Development Blog: Vampire Stories – Part II


Let’s tell a vampire story. Or, rather, let’s continue talking about Vampire stories! Part I of the discussion can be found here.

Stories are built around conflicts. With no conflict, all that exists is a diorama or tableau. Players’ characters are often the X-factors who make things out of the ordinary happen through their actions. The world is alive without them (even if the Kindred are themselves undead…), but the players’ input is what changes the story from “business as usual.” Stories are the precipice of change.

Most important of all, regardless of what kind of story you’re telling, every character in the story wants something, from the skittish thin-blood to the doomsaying Sabbat archbishop. The actions they take, whether players’ characters or Storyteller characters, are driven by their motivations. Sometimes those motivations relate directly to the story (“The fledglings simply want to survive”) or sometimes they help add nuance to the story (“The Prince abdicated when her lover destroyed himself at the Ashen Courts”). Sometimes understanding a vampire’s motivation is one of the central conflicts of the story itself.

And of course, every Kindred is always in conflict with their own Beast Within.

Photo by Artem Saranin

Kickoff: Conflict Drives Stories

Beyond the type of story the chronicle intends to tell, think also of some of the initial conflicts that immediately create tension. Beginning the chronicle with an understandable conflict grips and invests the players in a way that starting with extended expository sequences often doesn’t, in that it gives the characters something to care about and act upon immediately. That’s important in games, because games are about choices.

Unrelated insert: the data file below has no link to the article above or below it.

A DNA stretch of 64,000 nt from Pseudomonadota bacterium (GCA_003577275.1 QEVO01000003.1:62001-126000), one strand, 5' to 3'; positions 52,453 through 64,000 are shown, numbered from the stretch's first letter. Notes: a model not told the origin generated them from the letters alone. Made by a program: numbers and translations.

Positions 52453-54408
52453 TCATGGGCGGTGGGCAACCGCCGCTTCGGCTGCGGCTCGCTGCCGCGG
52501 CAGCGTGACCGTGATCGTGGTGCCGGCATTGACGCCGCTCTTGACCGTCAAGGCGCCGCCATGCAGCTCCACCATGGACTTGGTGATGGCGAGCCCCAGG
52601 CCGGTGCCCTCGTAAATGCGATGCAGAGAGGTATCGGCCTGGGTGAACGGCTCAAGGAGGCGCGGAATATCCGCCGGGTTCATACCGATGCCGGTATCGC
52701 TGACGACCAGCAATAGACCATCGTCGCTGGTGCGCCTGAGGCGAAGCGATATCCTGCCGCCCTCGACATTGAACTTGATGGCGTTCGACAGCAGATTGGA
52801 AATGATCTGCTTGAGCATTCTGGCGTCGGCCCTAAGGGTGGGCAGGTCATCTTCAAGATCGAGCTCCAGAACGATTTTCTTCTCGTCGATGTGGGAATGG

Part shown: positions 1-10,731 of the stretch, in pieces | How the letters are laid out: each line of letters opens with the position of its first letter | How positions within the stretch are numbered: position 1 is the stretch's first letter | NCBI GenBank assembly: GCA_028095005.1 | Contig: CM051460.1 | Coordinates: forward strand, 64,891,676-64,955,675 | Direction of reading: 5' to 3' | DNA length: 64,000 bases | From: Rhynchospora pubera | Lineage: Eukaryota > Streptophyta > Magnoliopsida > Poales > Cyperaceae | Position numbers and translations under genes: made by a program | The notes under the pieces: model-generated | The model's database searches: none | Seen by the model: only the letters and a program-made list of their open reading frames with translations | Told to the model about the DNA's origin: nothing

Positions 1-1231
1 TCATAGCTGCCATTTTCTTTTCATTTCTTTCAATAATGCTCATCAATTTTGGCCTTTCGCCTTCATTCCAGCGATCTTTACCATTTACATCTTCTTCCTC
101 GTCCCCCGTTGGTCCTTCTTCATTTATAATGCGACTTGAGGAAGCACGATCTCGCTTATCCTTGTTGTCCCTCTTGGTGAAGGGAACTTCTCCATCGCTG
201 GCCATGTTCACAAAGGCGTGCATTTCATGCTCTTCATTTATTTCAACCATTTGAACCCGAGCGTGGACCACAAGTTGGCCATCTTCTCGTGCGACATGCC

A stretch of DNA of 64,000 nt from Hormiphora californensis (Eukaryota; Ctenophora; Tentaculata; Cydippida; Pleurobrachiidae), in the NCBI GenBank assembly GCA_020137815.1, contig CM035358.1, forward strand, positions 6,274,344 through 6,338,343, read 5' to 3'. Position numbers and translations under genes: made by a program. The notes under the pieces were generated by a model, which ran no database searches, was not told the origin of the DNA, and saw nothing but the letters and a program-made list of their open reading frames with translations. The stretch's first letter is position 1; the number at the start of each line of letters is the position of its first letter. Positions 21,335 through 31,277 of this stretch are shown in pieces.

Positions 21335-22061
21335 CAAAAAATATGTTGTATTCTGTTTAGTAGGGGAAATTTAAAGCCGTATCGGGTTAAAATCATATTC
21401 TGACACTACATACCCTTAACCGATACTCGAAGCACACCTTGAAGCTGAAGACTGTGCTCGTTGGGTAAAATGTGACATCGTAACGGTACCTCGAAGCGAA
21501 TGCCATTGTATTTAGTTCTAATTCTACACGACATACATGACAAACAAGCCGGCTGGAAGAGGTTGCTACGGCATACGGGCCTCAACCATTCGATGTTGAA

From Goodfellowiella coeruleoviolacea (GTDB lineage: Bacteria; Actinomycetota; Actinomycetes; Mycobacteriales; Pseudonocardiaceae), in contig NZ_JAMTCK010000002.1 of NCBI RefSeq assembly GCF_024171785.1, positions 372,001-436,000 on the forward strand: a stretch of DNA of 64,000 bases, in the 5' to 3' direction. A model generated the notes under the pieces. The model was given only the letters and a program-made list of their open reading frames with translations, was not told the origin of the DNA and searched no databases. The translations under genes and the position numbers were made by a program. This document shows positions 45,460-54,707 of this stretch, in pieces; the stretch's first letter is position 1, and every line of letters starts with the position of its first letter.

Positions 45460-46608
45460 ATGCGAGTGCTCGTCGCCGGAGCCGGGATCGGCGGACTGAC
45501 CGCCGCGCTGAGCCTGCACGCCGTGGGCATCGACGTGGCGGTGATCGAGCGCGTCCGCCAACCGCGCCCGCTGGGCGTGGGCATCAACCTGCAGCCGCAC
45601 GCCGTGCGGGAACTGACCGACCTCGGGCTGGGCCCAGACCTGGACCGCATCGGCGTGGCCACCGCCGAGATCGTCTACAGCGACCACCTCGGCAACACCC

Your initial, immediate conflict is an excellent way to help frame the stakes of the story and the types of conflicts that will take place within it. Two very different chronicles will unfold if one begins with a lover’s quarrel that becomes fatal and the other begins with Anarchs ambushing some arrogant ancilla who, honestly, probably has it coming.

Gimme That

The players’ characters share a common desire for something. It can be something abstract, like status or influence, or it can be something immediate, like a haven or even survival. That last is something many Kindred can no longer take for granted in the modern nights.

  • A pack of diablerie-crazed Sabbat shovelheads sees power in devouring the players’ Kindred, who don’t want to become greasy ash and memory
  • The coterie has inadvertently committed a gross domain transgression by being in the wrong Kindred’s territory at the wrong time — fuck that noise, they want to make it theirs instead of showing obeisance
  • While feeding, a member of the coterie accidentally puts the bite on a member of someone else’s herd

Photo: Isabella Mendes

Defending What’s Theirs